Road Notes: Day 137
Before coming to Taos, we checked the average temperatures for the month of April. It looked like the overnight lows could get below freezing, but during the day was usually in the 50s. It’s the desert. That stuff happens. I’ve been to Albuquerque to visit family. I know what New Mexico is like. Taos is not New Mexico. Taos is more like Colorado. At this altitude (7000 ft above sea level), it is a whole new world. Branden and I are both still adjusting to the side effects of altitude changes. When I lived in Kenya, I lived in the Kilungu Hills. This was not what you think of when imagining typical Africa. It was cold, rainy, and very foggy. It was the highest elevation I ever lived, at 1500 ft. But now. This. This is a completely different animal. Shortness of breath. Headaches. Intense fatigue. I feel like a wimp.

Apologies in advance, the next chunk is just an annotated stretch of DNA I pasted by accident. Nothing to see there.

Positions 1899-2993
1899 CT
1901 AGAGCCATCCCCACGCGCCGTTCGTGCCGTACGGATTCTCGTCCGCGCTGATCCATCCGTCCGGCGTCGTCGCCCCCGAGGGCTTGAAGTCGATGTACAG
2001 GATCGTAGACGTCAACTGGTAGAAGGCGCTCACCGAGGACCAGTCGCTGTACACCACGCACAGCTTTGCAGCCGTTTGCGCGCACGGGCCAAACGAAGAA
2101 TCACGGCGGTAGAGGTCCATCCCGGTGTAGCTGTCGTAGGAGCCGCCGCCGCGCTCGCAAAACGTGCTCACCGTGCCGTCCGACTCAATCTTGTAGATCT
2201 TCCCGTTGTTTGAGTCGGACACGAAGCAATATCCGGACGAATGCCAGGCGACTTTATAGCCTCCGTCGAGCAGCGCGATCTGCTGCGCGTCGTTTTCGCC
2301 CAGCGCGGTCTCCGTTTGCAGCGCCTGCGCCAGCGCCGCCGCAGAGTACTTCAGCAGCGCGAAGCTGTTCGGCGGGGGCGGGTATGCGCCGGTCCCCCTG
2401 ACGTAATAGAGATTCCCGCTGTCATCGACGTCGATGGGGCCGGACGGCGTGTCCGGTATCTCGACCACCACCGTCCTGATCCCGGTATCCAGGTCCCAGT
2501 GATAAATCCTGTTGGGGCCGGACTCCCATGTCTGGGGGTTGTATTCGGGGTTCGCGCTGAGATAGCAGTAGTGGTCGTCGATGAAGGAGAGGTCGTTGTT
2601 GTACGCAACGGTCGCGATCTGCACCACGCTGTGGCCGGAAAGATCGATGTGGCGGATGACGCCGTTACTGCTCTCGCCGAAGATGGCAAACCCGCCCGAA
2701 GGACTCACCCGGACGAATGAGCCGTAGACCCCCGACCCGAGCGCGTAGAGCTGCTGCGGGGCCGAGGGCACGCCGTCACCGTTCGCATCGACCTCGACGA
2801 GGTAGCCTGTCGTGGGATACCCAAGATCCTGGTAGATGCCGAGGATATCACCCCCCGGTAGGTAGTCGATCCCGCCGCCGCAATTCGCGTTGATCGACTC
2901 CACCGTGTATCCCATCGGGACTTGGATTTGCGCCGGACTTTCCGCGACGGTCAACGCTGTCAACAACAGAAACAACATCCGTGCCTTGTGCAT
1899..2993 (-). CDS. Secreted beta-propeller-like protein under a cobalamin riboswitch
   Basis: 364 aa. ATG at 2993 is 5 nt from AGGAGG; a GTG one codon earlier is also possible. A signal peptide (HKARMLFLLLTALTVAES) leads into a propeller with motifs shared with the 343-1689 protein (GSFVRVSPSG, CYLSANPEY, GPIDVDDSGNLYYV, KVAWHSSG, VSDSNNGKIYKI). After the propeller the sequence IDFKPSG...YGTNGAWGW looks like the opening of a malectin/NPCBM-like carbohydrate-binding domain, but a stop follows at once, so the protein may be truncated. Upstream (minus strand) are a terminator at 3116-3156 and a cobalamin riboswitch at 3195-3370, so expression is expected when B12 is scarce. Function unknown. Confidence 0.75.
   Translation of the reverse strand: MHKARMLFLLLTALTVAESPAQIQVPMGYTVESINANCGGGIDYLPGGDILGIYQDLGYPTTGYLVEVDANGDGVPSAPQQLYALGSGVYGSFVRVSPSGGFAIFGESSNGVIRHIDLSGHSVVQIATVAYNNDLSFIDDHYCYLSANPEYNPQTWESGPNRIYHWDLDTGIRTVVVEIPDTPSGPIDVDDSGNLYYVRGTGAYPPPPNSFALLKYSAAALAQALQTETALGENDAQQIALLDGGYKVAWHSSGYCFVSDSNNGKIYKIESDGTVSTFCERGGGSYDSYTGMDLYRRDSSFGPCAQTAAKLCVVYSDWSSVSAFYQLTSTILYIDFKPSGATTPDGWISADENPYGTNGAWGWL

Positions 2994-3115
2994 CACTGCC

Taos is known for it’s extreme weather. It is so dry and dehydration is common. The summers get into the 110s. The winters, well below zero. Monsoons. Droughts. They have it all. It is why Earthship is located here. They want to be able to create self-sustaining homes in every type of environment. They do a lot of ‘experimental’ builds, improving and creating new technology that they can apply any place in the world. I knew this place would be a change of pace, but I don't think I knew just how much different it would be. Altitude sickness usually wears off in a fews days. Here’s to hoping it’s sooner rather than later.
Branden had his first day of class yesterday. Today they actually worked on some construction. He was pretty unprepared for the cold. The only outdoor outfitter store was already closed by the time we got into town, so we went to a sporting good store to at least get warm work boots. Afterwards, we stopped by Blue Mountain Cafe for quick bite and some coffee (blaming the fatigue on the altitude). On the way home was the most beautiful sunset. The clouds turned all shades of navy blue and peach and orange. I get so excited about things like that. I am thankful that Branden does too…and he doesn’t mind turning down side streets on a chase to find the perfect viewing spot.
Road Notes are timed entries—written in thirty minutes or less at the end of each day. Considerations are made for spelling/legibility but not for grammar. Deal with it.